Towards the middle of 2002, Xpdian was involved in the rollout of Enterprise Architect in a large enterprise environment. Enterprise Architect (EA) is a UML CASE tool that allows enterprises to model their business and system processes using the popular UML notation.

From the onset, the project was plagued by problems, primary of which was related to the modelling knowledge of participants in workshops and training sessions. Our primary task was to introduce and demonstrate EA. Since the customer previously had used another UML tool, the brief described the employees as being experienced in UML modelling.

In the first few sessions it became apparent that their UML knowledge was not as extensive as described in the brief. It also became apparent that the UML was seen to be synonymous with the tool we were replacing, since people were referring to **** diagrams (**** being the name of the previous modelling tool). With a negative attitude prevailing and a shortage of experience among the customer’s employees, we decided to suspend all sessions and regroup in order to plan a different approach.

With our plan revised, the new approach was launched a week later based on the following approach:

  • The employee staff members were subdivided into several groups that included the following:
    • People with a working knowledge of the UML
    • People that have been introduced to the UML but have not used it for modelling
    • People that have never seen the UML

These groups were placed on different education tracks to ensure everyone had the same conceptual knowledge of the UML and how it can be modelled using EA.

They were then allowed to play around with the tool and model some of the business and system problems that existed. After two weeks we scheduled follow-up sessions with the purpose of testing the implementation progress.

To our surprise we found that relatively few people had experimented with modelling. To ensure experimentation, we obtained the permission of management to allocate assignments to be completed before the next feedback session. Once EA was used and some UML models were being modelled, the level of understanding increased rapidly.

The next challenge was to channel the way of modelling into achieving a standard way of modelling. With this in mind, we identified the more knowledgeable UML modellers and initiated a UML forum.

The purpose of this forum was to establish a standard to guide the way in which future modelling would take place among all UML users. After several sessions with the key persons, a UML standard emerged that was in line with the principles of good business and software engineering. The purpose of the standard was to guide modelling, rather than prescribe a way of modelling.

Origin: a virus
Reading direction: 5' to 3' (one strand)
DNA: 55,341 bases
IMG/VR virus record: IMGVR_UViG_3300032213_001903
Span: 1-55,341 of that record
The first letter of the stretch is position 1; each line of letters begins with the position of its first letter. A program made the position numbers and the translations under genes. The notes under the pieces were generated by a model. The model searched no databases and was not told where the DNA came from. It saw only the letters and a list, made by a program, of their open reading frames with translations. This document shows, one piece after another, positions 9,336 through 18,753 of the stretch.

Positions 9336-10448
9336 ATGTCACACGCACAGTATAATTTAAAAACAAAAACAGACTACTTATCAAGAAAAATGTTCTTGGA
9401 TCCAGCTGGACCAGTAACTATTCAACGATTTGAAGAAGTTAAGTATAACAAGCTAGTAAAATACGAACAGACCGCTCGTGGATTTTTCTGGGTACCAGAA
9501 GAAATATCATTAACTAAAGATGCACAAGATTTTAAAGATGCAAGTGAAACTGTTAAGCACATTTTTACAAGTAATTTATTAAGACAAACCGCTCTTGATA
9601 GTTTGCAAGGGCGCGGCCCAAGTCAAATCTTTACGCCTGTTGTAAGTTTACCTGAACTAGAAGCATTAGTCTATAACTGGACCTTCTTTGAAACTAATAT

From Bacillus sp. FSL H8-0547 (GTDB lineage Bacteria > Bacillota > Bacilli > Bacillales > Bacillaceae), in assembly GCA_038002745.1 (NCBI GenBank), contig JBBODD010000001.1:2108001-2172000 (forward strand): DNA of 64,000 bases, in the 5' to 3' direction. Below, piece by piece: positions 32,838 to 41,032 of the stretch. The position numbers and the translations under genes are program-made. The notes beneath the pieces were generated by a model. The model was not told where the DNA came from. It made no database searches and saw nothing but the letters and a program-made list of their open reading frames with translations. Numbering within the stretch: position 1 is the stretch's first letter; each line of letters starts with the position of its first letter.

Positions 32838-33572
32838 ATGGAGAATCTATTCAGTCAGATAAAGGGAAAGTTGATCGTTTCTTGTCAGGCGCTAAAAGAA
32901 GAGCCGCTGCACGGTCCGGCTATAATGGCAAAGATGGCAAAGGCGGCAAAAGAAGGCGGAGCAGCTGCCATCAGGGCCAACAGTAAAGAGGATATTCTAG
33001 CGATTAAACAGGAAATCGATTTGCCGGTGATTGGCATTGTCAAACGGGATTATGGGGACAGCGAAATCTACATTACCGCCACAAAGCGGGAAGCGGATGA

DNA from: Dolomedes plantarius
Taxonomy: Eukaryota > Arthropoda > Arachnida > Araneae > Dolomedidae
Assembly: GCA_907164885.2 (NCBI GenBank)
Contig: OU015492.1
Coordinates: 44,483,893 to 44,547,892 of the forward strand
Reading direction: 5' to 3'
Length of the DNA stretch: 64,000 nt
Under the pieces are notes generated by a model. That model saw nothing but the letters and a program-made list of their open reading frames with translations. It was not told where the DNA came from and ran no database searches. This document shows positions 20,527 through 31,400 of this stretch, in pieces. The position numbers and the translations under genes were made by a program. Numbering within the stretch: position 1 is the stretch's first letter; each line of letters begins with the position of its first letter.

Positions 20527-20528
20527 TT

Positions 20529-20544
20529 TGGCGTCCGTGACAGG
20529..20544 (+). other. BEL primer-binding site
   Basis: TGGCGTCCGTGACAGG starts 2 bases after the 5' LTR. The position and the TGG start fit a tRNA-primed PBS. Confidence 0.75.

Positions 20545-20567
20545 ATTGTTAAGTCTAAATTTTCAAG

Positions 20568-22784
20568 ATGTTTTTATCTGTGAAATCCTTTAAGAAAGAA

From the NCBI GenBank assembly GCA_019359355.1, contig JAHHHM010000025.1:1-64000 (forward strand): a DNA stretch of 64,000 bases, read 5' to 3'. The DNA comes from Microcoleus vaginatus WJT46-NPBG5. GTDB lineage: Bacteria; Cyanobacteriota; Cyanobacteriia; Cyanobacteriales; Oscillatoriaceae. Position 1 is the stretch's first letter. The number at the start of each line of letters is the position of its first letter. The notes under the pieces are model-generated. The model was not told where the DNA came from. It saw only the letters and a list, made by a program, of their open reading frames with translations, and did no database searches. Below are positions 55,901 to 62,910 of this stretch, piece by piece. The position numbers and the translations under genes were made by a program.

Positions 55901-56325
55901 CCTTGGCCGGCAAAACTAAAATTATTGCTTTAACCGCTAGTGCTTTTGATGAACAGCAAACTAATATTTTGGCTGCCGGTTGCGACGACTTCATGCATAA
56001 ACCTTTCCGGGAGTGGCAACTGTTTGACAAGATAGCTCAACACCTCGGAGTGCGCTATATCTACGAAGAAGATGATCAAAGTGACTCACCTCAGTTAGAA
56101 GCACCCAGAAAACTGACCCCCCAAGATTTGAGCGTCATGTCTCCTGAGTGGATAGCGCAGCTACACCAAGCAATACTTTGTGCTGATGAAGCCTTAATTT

This led to the next major education cycle within which all UML modellers were trained to model using the newly established standard. Over the next few weeks several review sessions were held to ensure the successful adoption of the standard.

Once all business and system analysts were fluent in using the modelling standard, the training of other stakeholders started. Users and customers were involved in several workshops and education sessions that introduced them to the UML notation and method.

This culminated in a full scale acceptance and rollout of the UML and the EA tool to the affected departments within several more weeks.

Lessons learned

  • Although the project was considered a resounding success, there were a few bumps along the road that led to learning. Lessons we learnt from that were:
  • Never assume prior knowledge. Even though the customer assured us that UML knowledge was present, it was not to the level of expectation. Experienced employees’ knowledge were rusty, key persons had left the company and a whole generation of people moved into the organization without knowing the UML. When experience is claimed by the customer, it is to the consultants’ advantage to test the knowledge of key customer modellers to verify the level of knowledge rather than make assumptions.
  • Watch out that customers do not associate the UML tool with the UML too closely. Because of a bad experience with the previous tool there was initially some resentment against the UML which spilled over to the use of EA. This was managed away quickly when the user friendliness and intuitive nature of EA was demonstrated.
  • Give assignments. When left to their own devices, people have generally got more important business to conduct than experimenting with a tool they might or might not use in the future. Giving assignments created expectations and were effective to get people modelling.
  • Allow time for learning. Initially people will not be sure how to use the tool in their environment. Over time as understanding solidifies, they will become more adventurous in how to apply the notation in their environment.
  • Once learning reaches a certain level, establish a forum of like-minded modellers to establish a standard. The UML as a language is extremely flexible and as such open to interpretation. A standard guides modellers in their use and interpretation of the UML. It also serves as a base from which new employees can be trained.
  • Once the modellers are fluent, it is time to introduce the UML to the rest of the stakeholders. To introduce the UML concepts to the stakeholders too early creates expectations whose realization is delayed. When the modellers can model and converse about the UML comfortably, then the time is right to introduce it to the other stakeholders. Tip – the stakeholders do not need to understand the UML in detail. The must understand it well enough to discuss the results of the UML, not model the diagrams.

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